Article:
TV Review from the December 1958 issue of the Socialist Standard
Another month come and gone, and the writing of these notes an almost frightening reminder of how many hours of the best years of one's life have been spent in glassiness before the screen, a woodbine-smoking Lady of Shalott gazing in one's Magic Mirror.
Not every month, however, yields two plays of such quality as The Quare Fellow and The Greatest Man on Earth. The Brendan Behan piece came over well in its television version, in spite of the condensations of both text and space. A tremendous indictment of prison-keeping, this, all the more because it never explicitly indicts at all: only shows the stupidity and barbarity and humbug, and what it does to everyone concerned.
The Greatest Man on Earth was fun to make you think. In case anyone didn't see it, its situation (developed from a James Thurber story) was simply the dilemma of American heads of state when a suddenly-sprung national hero turns out to be also hoodlum, illiterate, sex-fiend and general loudmouth. The pace and the amusement never let up, but it seemed as if a point were being made all the time and someone was slyly telling us that this wasn't so far-fetched, either.
What else? Well, there is the news that someone has been appointed to supervise the children's programmes: a beam of hope for the anti-cowboy zealots. Much less hope, however, of any falling-back in the main, most depressing trend in children's television. This is not gunplay and rough-stuff (except possibly the reiteration of the appalling Popeye cartoons, with their interminable beatings-up), but the steady intrusion of juvenile editions of quizzes, panel games, and the rest of YV "light entertainment."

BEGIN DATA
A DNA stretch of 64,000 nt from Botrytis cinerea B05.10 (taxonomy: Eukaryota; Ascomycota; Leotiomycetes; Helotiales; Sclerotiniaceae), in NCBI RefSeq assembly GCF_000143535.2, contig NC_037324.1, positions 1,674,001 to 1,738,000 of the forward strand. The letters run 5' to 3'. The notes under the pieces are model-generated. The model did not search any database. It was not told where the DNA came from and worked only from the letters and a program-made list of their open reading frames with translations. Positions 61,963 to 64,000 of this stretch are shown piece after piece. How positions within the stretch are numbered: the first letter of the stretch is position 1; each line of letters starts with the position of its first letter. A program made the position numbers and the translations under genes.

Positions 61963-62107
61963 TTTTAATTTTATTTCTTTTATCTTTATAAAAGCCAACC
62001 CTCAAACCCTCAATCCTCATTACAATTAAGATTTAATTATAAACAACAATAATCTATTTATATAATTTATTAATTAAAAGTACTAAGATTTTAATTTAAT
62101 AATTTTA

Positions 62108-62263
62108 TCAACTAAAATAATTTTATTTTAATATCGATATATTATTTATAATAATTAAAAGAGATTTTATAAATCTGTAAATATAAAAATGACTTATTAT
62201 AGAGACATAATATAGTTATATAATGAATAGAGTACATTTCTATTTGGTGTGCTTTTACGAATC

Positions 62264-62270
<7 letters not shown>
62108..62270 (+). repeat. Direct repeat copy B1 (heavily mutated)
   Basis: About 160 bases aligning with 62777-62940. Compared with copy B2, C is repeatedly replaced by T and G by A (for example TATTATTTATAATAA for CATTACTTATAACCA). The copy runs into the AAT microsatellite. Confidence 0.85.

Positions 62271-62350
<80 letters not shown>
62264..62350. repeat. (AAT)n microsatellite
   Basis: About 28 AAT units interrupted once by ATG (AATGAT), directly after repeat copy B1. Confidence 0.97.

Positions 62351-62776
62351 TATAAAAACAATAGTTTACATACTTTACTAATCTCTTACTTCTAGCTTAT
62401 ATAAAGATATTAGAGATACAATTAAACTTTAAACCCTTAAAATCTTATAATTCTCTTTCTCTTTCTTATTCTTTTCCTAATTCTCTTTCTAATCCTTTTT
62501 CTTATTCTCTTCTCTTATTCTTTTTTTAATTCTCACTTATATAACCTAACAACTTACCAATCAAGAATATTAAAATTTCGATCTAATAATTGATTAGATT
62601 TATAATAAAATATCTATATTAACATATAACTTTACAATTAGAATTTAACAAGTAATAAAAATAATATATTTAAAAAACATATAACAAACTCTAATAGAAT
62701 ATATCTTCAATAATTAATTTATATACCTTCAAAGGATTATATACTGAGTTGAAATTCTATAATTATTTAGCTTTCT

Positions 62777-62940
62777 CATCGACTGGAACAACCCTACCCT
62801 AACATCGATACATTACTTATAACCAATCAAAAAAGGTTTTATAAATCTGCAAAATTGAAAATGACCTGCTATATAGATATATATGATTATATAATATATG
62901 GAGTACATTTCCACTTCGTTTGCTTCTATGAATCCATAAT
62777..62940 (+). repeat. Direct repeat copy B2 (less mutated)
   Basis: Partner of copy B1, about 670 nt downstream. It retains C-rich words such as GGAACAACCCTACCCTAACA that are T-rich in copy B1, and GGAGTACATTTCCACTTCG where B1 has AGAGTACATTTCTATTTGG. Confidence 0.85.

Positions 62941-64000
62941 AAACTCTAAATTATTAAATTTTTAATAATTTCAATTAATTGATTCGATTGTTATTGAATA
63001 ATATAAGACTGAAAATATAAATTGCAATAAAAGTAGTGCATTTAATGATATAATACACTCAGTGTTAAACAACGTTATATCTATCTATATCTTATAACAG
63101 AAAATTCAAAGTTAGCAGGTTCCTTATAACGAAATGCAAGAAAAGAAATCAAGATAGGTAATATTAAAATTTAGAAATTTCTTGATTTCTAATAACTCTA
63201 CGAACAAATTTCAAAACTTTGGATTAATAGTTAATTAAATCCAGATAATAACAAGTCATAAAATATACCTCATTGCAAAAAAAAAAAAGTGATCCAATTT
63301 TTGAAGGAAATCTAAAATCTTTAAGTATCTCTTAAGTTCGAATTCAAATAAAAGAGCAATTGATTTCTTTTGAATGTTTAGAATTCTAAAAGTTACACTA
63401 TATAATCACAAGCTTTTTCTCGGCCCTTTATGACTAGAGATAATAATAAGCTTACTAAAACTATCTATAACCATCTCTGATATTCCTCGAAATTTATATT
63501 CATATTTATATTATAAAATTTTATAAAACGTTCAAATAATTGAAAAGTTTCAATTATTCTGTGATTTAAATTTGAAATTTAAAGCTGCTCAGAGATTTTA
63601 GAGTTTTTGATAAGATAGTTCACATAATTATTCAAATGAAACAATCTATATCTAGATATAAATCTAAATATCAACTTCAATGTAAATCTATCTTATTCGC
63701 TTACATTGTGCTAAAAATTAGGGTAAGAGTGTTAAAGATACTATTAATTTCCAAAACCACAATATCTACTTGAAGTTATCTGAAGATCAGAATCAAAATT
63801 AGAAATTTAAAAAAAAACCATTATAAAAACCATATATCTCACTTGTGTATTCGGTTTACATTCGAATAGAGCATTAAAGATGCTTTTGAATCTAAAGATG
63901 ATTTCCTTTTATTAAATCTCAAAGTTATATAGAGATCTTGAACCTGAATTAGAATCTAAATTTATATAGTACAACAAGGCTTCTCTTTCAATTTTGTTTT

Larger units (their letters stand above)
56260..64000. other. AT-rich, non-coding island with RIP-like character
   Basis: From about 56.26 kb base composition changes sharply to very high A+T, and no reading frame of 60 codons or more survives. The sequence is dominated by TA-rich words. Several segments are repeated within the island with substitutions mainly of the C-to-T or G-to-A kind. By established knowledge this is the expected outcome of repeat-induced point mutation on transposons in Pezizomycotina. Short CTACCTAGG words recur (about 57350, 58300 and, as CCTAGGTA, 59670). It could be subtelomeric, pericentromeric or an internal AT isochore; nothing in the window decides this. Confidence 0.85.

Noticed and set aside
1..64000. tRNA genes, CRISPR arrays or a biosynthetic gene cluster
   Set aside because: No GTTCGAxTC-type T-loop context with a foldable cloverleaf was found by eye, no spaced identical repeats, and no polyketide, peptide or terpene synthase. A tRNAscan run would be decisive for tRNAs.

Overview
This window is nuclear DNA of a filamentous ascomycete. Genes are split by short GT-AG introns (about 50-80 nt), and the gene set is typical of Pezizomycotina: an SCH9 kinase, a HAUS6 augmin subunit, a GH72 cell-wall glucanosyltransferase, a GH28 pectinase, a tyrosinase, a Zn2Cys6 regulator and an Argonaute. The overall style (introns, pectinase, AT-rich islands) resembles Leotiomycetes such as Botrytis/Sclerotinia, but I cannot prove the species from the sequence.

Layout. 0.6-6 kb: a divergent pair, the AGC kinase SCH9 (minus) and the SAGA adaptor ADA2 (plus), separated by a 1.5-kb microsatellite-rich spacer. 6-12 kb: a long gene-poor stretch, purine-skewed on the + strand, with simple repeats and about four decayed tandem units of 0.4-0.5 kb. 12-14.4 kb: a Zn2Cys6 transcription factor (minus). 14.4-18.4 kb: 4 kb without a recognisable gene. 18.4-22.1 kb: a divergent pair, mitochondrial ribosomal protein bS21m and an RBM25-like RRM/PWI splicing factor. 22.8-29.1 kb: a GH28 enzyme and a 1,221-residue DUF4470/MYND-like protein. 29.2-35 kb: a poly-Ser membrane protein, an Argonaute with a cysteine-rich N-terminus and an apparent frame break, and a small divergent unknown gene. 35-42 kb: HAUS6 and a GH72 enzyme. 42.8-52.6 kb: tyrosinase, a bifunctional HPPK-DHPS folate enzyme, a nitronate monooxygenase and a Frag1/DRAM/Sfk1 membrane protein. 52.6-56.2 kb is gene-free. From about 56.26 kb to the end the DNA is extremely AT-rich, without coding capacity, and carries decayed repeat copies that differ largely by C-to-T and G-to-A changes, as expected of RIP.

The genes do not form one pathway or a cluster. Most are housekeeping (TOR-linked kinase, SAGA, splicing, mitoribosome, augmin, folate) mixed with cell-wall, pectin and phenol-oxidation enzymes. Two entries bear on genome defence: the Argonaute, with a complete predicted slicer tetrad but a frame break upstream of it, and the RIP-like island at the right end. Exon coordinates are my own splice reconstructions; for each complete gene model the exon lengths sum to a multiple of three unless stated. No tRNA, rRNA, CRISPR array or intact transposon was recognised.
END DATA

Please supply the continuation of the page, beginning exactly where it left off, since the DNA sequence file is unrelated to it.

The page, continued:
It is about a hundred years since children began seriously to be educated as future wage-workers and soldiers. The last few years have seen a new addition to the prospects: educating them as future consumers as well. Here it is on the telly, the view presumably being to produce a younger generation which no longer wants to be sheriffs and engine-drivers, but wants to watch "Dotto" instead.
There has also been the shattering allegation that quiz contestants are primed beforehand. Nobody so far has made much of a reply, and one wonders why they should. There is a good deal to be said for it. The questions themselves (What is a Zulu? Which way is south?) are insulting enough; why add humiliation by revealing that the subjects in a good many cases don't know the answers?